Be it weather, crops, global warming, atmosphere, ocean, roads, birds, forest, intelligence, safety, connectivity, land/space transmission, why does the UN not have its own satellites? It could provide immense benefit to 200+ poor UN member nations and spare the rest of humanity of great expense or American and Russian propaganda.
The UN does not have a space agency comparable to ESA or NASA. Recently though (Sept 2016), UNOOSA announced a partnership that will allow it to organize space flights, with a commercial partner supplying the infrastructure and other technical aspects. See below. Apart from UNOOSA, several sub-organizations of the UN run space programs:
- The UN meteorology organization WMO set up the Global Observing System. This distributes meteo information contributed by various members that operate satellites.
The Global Observing System (GOS) provides observations on the state of the atmosphere and ocean surface from the land-based and space-based instruments. This data is used for the preparation of weather analyses, forecasts, advisories and warnings, and for the climate monitoring and environmental activities carried out through other programmes as well as by other international organizations. Global Observing System is operated by National Meteorological and Hydrological Services (NMHSs), national or international satellite agencies, and involves several consortia dealing with specific observing systems or specific geographic regions.
- The UN organization for Training and Research UNITAR has a similar role in GIS and earth observation:
Through the use of Geographic Information Systems (GIS) and satellite imagery, UNOSAT provides timely and high-quality geo-spatial information to UN decision makers, member states, international organizations and non-governmental organizations. UNOSAT develops solutions on integrating field collected data with remote sensing imagery and GIS data through web-mapping and information sharing mechanisms, including remote monitoring of development projects and sharing of geographic data using web-services.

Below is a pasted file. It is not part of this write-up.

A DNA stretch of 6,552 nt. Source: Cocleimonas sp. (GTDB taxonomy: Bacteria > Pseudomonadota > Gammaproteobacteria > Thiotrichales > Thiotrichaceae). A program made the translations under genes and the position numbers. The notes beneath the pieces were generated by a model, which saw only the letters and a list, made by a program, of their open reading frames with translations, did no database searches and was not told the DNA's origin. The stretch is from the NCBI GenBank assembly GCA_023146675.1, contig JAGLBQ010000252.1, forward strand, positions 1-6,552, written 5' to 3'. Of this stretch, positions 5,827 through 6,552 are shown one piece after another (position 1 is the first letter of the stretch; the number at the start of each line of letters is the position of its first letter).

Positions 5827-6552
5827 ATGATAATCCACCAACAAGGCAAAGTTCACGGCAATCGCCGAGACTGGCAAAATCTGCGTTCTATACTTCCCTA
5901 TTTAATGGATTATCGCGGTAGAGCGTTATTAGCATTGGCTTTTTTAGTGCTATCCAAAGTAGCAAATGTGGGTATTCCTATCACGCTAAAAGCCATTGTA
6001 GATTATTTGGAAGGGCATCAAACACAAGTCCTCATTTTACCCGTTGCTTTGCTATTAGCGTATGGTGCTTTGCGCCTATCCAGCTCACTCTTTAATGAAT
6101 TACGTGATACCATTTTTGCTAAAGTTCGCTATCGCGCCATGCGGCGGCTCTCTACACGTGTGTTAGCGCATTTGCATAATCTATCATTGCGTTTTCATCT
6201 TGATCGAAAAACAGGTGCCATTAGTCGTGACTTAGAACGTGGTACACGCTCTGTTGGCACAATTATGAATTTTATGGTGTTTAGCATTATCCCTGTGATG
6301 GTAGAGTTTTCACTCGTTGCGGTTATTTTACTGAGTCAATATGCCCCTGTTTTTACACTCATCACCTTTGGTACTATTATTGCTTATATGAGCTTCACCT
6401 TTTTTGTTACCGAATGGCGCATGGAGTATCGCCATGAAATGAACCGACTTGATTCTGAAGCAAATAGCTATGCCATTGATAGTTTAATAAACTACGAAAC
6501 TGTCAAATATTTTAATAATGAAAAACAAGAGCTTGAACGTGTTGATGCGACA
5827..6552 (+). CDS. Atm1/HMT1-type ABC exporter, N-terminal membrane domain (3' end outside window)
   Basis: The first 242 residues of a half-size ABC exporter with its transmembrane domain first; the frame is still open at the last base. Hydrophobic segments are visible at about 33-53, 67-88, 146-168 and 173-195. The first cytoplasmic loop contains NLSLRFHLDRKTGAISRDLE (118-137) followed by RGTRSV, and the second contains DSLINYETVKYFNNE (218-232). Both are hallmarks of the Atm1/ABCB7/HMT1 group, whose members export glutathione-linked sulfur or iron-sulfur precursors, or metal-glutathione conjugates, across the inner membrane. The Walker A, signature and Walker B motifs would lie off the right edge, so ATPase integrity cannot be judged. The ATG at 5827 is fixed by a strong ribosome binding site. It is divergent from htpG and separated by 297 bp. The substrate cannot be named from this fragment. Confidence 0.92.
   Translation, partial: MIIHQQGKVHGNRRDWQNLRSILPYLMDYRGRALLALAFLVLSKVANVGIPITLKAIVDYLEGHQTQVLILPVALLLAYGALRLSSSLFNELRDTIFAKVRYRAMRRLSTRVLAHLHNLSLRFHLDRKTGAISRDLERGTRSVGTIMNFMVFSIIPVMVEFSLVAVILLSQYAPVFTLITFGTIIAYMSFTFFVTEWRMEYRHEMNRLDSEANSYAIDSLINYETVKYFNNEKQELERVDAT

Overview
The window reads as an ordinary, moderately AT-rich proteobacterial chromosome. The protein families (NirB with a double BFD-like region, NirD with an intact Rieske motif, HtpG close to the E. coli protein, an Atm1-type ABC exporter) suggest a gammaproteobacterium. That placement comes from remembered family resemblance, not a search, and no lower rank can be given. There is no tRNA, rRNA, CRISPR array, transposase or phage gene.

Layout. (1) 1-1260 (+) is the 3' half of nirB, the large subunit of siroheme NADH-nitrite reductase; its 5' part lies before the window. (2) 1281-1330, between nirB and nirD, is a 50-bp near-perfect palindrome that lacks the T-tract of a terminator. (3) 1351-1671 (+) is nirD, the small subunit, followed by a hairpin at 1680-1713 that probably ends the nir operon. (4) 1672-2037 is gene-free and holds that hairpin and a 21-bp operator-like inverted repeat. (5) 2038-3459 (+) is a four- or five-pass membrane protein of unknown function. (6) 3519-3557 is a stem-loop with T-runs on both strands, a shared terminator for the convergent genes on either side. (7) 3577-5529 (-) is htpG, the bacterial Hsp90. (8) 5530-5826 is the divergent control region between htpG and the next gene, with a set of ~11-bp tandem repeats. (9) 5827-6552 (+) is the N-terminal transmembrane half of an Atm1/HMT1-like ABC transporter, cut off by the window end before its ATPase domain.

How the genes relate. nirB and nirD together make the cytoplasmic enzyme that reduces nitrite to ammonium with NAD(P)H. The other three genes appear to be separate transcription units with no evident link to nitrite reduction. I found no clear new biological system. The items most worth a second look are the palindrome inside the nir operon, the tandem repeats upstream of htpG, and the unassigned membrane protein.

Communications services are not provided by the UN, but by a different international organization: Intelsat was set up in 1964 (known then as the International Telecommunications Satellite Consortium).
Intelsat was founded as a public-private consortium in 1964 by the telecommunication agencies of 18 nations, including the United States, which proposed the organization. The transmitting and receiving apparatus in each country was owned by the Intelsat member, the telecommunication agency from that country. Within 10 years the membership of Intelsat had grown to include agencies from 86 countries, and by 2001 about 150 countries were members.
The consortium contracted with the U.S. National Aeronautics and Space Administration (NASA) to launch its satellites. The first of these was Early Bird, later renamed Intelsat I...
As the communications industry matured, Intelsat's role and position changed.
Intelsat became a private company in 2001, with its public services under the oversight of the International Telecommunications Satellite Organization (ITSO).
The United Nations Office for Outer Space Affairs used to be an organization that dealt with the legal aspects of space.
The United Nations Office for Outer Space Affairs was initially created as a small expert unit within the United Nations Secretariat to service the ad hoc Committee on the Peaceful Uses of Outer Space, established by the General Assembly in its resolution 1348 (XIII) of 13 December 1958.
The unit was moved to work under the Department of Political and Security Council Affairs in 1962 and was transformed into the Outer Space Affairs Division of that Department in 1968. In 1992, the Division was transformed into the Office for Outer Space Affairs within the Department for Political Affairs. In 1993, the Office was relocated to the United Nations Office at Vienna. At that time, the Office also assumed responsibility for substantive secretariat services to the Legal Subcommittee, which had previously been provided by the Office of Legal Affairs in New York.
In September 2016, UNOOSA announced its first foray into actual spaceflight.
The United Nations Office of Outer Space Affairs (UNOOSA) is accepting proposals "on anything from developing materials that resist corrosion in space to studying climate change and food security," Motherboard reports. Developing countries get first dibs, but the mission is open to all UN member states. The payloads will be selected by UNOOSA in 2018 and will be launched into low Earth orbit — up to about 1,200 miles [1,900 km] above Earth — in 2021.
This is research, not infrastructure; presumably the UN does not feel it is worthwhile to invest in parallel infrastructure just for the sake of it.